On this album, I worked with all the greats--Kev Brown from Low Budget, J Scrilla--who is is part of our label & the primary producer on the album, Judah--who is also from the area, Over Rock--who is also part of our label. Then youíve got my man Grussle & Soulful--the two newest additions to our label, both talented producers & young dudes who never seem to stop coming up with new styles or making beats. Then thereís my man Kevlar who produced some of my favorite songs on the album. Thereís a wide variety. Iím glad that we were able to sit down & make all those different sounds & style of production on one album. That was a challenge. I have a broad sound, but itís cohesive. Itís been a learning experience, making an album. We sat down & made sure it wasnít a mixtape with original beats. People can vibe with it. I miss that. What I see now with the iPods & the lack of quality in a lot of the albums coming out today; people donít sit down & just listen to the album. Iím guilty of that. I was the dude. I bought tapes & played them front to back, over & over again. Now, you might like this song when it starts, then midway, your attention span is down & you skip to the next one. Thereís a lot of good music, but thereís not a lot of great albums anymore. Just being blunt about it, hip hop fans & media are quicker to give an album classic status to say itís a great album just because itís head & shoulders above the sea of mediocrity weíre dealing with right now. I just really want to go all out & not be lazy on any part of the album.


Where do you see your career going?

All the way. Iím in this to make this a full-fledged lifestyle. I love music. Iím in this to get to a point to when I wake up, thatís all I have to do. In addition to that, I make this music to not only give me a measuring stick for myself, my life & how I live; I want to help people. Iíve been through a lot in life. I truly believe that a lot of the turmoil & struggles that Iíve endured is the same that other people have gone through. Being able to hear that, as opposed to the lack of substance that is crowding the game right now; it gives them a chance to see that somebody can relate to them. A young hip hop fan may identify with me because of the shoes Iím wearing or the way that I rap or my attitude, persona or swag. Hey can listen to my music & see that not only do they identify with me on a surface level, they can go deeper than the surface on a substantial level. My career doesnít stop with making music. Thatís my love & what I want to do every day, but at the same time, Iím going to hopefully be able to explore other avenues of putting forth & being a presence in the world for change & growth.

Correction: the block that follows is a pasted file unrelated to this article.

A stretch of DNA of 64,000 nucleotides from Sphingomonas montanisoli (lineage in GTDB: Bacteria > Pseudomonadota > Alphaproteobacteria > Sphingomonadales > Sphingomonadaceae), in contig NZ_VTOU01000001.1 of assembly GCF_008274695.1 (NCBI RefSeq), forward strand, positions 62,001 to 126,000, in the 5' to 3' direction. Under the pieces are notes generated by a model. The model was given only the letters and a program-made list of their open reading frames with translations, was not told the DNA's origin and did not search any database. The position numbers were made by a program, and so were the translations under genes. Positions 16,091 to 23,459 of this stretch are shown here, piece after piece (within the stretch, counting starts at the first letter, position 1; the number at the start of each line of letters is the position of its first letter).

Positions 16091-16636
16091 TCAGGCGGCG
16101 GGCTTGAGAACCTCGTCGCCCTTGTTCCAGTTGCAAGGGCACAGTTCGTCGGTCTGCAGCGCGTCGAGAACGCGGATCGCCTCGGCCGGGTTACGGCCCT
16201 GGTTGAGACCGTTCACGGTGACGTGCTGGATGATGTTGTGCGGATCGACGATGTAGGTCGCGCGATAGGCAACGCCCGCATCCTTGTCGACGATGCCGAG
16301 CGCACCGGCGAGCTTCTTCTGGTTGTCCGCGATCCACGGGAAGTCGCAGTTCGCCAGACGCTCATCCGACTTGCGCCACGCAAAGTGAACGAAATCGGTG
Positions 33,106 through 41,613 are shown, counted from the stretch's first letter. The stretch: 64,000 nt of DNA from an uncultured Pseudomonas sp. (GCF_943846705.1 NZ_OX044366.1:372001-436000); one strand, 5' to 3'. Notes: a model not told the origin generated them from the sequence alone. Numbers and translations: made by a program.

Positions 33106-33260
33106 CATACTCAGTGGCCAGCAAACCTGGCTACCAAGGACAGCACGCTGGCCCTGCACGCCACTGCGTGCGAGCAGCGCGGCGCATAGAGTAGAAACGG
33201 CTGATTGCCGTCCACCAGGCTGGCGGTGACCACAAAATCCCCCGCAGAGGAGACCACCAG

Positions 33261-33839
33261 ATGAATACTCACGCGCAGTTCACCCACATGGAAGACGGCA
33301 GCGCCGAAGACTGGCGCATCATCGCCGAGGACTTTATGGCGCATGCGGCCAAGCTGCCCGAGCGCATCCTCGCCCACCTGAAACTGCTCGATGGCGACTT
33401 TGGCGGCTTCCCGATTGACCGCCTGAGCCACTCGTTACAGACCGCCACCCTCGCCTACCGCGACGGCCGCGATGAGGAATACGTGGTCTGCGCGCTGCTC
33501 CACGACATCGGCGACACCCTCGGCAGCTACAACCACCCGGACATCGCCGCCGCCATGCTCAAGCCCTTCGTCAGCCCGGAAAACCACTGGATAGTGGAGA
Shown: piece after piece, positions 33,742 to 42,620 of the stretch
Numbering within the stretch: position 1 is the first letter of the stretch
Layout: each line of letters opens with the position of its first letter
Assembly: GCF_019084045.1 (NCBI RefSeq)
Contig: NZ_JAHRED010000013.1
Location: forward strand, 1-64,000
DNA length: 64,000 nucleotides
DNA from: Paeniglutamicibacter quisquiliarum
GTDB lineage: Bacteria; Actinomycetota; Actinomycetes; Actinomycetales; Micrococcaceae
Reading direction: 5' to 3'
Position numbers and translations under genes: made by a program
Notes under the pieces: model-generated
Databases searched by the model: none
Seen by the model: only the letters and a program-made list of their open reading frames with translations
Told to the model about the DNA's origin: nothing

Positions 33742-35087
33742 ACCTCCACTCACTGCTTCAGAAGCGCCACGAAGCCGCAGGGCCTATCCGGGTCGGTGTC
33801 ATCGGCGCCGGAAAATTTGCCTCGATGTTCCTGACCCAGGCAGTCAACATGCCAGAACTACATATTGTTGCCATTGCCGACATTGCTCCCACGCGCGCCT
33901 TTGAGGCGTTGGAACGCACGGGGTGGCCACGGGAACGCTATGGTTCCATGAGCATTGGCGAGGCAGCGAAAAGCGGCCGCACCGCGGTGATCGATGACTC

What are you currently working on?

I actually have a few projects in the works. Weíve been working really hard lately. Iím working on an album with a production group out of VA called Team Demolition. They actually produced 50 Centís ďCrime WaveĒ from his latest album. Iíve been working with them for years. In 2009, we decided to go ahead & put this album out. Their studio is mainly where I record anyways, so it was a natural occurrence. Weíre about 80% complete with that & hopefully it will be out by the end of the summer. Iím about to start working on the follow-up for Inglorious Beta. Hopefully I will have that out before the year is out.


Is your project with Team Demolition a solo album or youíre teaming up?

Itís a solo album. I will be the main emcee on there; itís primarily solo records. Itís an album & theyíre producing the whole thing. Itís just going to be a particular sound because they have a sound thatís so hip hop. Itís heavy on percussion, samples; itís a lot of fun making this album. Weíre doing it organically. Itís the first time I sat down & had one producer & we go in day in & day out & create an album from scratch. Itís been a whole different experience from creating Inglorious Beta. Itís shown me a whole different way of going about & creating music.

Bookmark this Article Add to Browser Favorites

Related Articles






Sign up to receive the latest wireless alerts of hip-hop news from!






Dirty Money

Last Train to Paris


   Jim Jones Sued
   Game To Pay
   Valentines Day Meal



ďThe world is going to be happy with the new Z.Ē


All content and images © copyright chronic magazine  ::  site designed by circle graphics eXTReMe Tracker


Privacy Policy

About Us